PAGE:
A multidisciplinary oncofertility team that includes a nurse navigator and uses telemedicine can improve knowledge of and access to fertility preservation options for women of reproductive age with new cancer diagnoses who are geographically remote from a tertiary fertility clinic. This study was published in the Journal of Cancer Education.1

Fertility preservation is a common goal of reproductive-age patients with cancer. Guidelines from the American Society of Clinical Oncology (ASCO) include recommendations for addressing the potential for infertility soon after cancer diagnosis, as well as referral to reproductive specialists, for all interested patients.2

Related Articles

Nevertheless, many barriers exist to achieving this goal, including lack of healthcare provider knowledge regarding the impact of cancer treatments on fertility, as well as fertility preservation options, time constraints, and financial and geographical issues.

Continue Reading

In this study, a pilot oncofertility program was set up between the Regional Cancer Centre Northwest (RCCN) at the Thunder Bay Regional Health Sciences Centre in Thunder Bay, Ontario, Canada, and Mount Sinai Fertility (MSF) in Toronto, a fertility center almost 1400 km away from RCCN. Critical to the program was the development of a multidisciplinary oncofertility team between the two sites and the use of telemedicine. The multidisciplinary team included an oncofertility nurse navigator (ONN) and a gynecologist with expertise in oncofertility at RCCN who were trained at MSF, and endocrinology and fertility specialists, as well as an oncofertility nurse practitioner at MSF who had regular contact with the team members at RCCN.

Women of reproductive age at RCCN were identified for the program by the ONN who then provided initial fertility preservation counseling to the patient and her physician. For those patients wishing to further pursue fertility preservation options, the ONN would arrange an urgent remote teleconference between the patient and her care team and specialists at MSF. The ONN would also arrange appointments with a local gynecologist and specialists at MSF for those patients who choose to undergo fertility preservation procedures.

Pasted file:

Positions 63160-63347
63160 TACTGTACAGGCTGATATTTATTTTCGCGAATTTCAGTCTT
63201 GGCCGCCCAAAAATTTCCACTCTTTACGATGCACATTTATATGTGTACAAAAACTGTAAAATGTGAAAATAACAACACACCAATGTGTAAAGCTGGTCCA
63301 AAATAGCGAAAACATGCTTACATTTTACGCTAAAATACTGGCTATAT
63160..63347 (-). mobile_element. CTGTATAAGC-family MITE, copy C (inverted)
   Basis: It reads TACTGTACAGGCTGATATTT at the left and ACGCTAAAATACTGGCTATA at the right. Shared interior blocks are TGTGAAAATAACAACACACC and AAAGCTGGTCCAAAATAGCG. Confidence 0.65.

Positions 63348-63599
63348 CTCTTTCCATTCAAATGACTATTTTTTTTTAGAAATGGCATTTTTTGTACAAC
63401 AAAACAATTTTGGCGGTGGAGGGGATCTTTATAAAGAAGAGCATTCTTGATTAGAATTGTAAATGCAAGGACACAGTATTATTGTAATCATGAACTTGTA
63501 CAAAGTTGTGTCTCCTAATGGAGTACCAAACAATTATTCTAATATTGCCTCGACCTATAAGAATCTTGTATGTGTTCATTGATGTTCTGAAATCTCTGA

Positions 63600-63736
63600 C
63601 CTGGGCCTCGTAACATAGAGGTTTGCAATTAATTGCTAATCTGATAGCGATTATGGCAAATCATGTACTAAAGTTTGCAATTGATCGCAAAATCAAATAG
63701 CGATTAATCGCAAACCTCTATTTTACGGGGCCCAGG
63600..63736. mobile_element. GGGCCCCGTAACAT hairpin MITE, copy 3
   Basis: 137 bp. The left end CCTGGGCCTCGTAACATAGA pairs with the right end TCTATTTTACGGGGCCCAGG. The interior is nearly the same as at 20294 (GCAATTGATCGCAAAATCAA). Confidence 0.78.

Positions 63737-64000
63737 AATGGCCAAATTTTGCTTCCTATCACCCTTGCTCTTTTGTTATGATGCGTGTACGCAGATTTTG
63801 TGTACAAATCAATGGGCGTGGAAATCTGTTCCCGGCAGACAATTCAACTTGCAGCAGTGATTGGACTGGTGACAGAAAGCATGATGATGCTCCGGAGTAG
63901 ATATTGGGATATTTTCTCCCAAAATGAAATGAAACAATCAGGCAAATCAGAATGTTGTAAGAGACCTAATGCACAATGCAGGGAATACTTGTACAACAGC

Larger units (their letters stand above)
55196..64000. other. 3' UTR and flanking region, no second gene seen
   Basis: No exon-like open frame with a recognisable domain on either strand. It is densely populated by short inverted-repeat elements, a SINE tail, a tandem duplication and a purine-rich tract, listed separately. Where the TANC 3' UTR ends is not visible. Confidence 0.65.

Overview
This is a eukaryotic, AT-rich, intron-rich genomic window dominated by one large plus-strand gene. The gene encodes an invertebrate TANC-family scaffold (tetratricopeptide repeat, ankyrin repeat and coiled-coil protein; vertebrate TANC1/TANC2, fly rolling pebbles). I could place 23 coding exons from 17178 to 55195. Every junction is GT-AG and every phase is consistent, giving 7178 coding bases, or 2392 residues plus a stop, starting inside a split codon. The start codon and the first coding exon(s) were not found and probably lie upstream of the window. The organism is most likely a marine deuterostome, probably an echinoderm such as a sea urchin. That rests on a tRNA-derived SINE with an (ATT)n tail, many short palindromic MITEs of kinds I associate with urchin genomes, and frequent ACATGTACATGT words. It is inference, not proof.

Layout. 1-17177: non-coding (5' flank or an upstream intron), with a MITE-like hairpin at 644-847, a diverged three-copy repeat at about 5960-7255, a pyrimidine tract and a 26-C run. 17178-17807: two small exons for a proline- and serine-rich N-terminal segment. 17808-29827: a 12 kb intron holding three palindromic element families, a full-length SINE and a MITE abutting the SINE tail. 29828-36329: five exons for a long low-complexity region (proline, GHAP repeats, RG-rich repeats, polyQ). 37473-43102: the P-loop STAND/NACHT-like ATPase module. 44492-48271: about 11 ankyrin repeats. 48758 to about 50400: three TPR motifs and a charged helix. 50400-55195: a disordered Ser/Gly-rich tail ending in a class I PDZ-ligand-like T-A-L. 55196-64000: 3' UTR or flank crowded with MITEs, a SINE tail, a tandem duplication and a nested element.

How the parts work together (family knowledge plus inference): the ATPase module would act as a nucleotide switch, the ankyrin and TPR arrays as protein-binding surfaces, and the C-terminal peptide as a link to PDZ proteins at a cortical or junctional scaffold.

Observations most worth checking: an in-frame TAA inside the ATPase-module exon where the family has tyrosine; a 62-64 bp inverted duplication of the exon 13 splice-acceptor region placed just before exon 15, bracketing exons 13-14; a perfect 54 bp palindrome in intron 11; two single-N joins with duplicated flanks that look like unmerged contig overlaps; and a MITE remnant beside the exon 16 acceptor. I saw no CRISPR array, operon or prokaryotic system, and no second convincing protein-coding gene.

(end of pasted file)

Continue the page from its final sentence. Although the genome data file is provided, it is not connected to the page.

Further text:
Pre- and posttreatment questionnaires related to fertility issues were completed by 22 women of reproductive age undergoing treatment at RCCN between February 2016 and January 2017. Sixty-eight percent of the women indicated that they did not want (more) children; 4 women, all of whom were nulliparous, participated in a fertility preservation teleconference with MSF specialists, 2 of whom traveled to MSF to undergo a fertility preservation procedure.

Questionnaires on experience with oncofertility and the pilot program were completed by 12 RCCN physicians before (pre-) and after (post-) the program. One preprogram questionnaire was excluded because more than half the questions were not answered, and one postprogram questionnaire was excluded because the respondent was not a physician. The 11 preprogram and 11 postprogram questionnaires included in the evaluation were not completed by all the same physicians at the 2 time points because of physician turnover and participation.

Physician responses indicated that 27.3% of respondents always or often discussed fertility concerns and fertility preservation options prior to the program; this increased to 72.7% of physicians responding to the postprogram questionnaire. Physician responses indicated a high level of consensus regarding the benefits of the oncofertility program, with 89% agreeing that the addition of the ONN to the multidisciplinary team improved access to services related to fertility preservation.

“More cancer centers should consider training nurses, and specifically nurse navigators, to be oncofertility champions. This would allow them to incorporate oncofertility navigation into their portfolios thereby capitalizing on technology to facilitate rapid fertility preservation consultations for oncology patients remote from an in vitro fertilization (IVF) clinic,” the authors concluded.


1. Zwingerman R, Melenchuk K, McMahon E, et al. Expanding urgent oncofertility services for reproductive age women remote from a tertiary level fertility centre by use of telemedicine and an on-site nurse navigator [published online February 28, 2019]. J Cancer Educ.  doi: 10.1007/s13187-019-01490-w

2. Oktay K, Harvey BE, Partridge AH, et al. Fertility preservation in patients with cancer: ASCO clinical practice guideline update. J Clin Oncol. 2018;36(19):1994-2001.